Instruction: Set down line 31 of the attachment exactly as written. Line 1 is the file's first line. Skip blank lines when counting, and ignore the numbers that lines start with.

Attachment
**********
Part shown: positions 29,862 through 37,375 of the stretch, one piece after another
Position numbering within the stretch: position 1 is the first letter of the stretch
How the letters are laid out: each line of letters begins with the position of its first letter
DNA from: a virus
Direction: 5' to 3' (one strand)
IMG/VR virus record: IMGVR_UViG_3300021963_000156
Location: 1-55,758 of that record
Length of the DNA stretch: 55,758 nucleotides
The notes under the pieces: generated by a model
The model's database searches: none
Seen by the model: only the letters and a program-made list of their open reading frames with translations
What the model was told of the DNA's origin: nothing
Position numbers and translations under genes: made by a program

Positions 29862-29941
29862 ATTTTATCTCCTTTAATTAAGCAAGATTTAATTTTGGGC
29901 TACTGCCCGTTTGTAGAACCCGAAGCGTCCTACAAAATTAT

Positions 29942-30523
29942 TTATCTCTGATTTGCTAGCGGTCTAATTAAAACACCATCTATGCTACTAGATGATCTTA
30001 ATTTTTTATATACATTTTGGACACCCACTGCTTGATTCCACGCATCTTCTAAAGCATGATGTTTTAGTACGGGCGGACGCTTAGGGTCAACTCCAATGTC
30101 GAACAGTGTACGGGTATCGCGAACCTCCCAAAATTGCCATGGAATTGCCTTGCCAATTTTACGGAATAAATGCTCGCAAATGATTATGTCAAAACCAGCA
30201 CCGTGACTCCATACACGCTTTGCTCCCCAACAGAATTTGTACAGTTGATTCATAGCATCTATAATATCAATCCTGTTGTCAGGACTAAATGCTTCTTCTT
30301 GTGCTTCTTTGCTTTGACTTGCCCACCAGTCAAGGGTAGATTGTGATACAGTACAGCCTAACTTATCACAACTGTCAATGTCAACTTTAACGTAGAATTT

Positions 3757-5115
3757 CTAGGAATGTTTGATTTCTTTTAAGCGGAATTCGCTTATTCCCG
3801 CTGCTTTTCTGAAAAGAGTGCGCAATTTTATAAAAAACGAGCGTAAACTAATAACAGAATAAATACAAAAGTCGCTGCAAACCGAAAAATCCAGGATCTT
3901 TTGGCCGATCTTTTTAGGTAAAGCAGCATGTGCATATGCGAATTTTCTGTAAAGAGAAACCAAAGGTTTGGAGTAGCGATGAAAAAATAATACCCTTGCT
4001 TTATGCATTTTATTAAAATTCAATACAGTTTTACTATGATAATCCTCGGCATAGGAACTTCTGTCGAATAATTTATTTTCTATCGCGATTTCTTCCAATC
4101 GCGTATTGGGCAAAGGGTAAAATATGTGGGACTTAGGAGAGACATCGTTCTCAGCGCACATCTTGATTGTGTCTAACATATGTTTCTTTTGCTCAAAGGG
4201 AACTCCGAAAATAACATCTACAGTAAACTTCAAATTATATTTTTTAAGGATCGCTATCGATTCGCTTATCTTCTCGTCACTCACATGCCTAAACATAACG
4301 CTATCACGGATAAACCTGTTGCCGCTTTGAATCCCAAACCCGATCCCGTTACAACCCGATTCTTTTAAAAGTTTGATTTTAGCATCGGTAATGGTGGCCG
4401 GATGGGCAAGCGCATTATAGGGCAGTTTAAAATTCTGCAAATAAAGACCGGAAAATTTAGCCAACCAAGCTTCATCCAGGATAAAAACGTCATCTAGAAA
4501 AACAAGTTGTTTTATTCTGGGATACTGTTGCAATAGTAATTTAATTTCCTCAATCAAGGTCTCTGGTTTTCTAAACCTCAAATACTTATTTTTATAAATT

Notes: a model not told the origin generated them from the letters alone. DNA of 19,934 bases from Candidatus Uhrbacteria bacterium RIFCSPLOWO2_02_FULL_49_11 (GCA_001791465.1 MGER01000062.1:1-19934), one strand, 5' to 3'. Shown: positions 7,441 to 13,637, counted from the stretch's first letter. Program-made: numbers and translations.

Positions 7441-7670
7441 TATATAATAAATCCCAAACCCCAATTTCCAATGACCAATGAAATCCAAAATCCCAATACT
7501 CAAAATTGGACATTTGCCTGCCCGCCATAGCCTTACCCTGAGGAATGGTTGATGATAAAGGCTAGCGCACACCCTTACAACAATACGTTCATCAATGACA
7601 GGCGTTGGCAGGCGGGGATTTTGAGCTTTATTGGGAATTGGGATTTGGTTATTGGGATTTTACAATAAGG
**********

4401 GATGGGCAAGCGCATTATAGGGCAGTTTAAAATTCTGCAAATAAAGACCGGAAAATTTAGCCAACCAAGCTTCATCCAGGATAAAAACGTCATCTAGAAA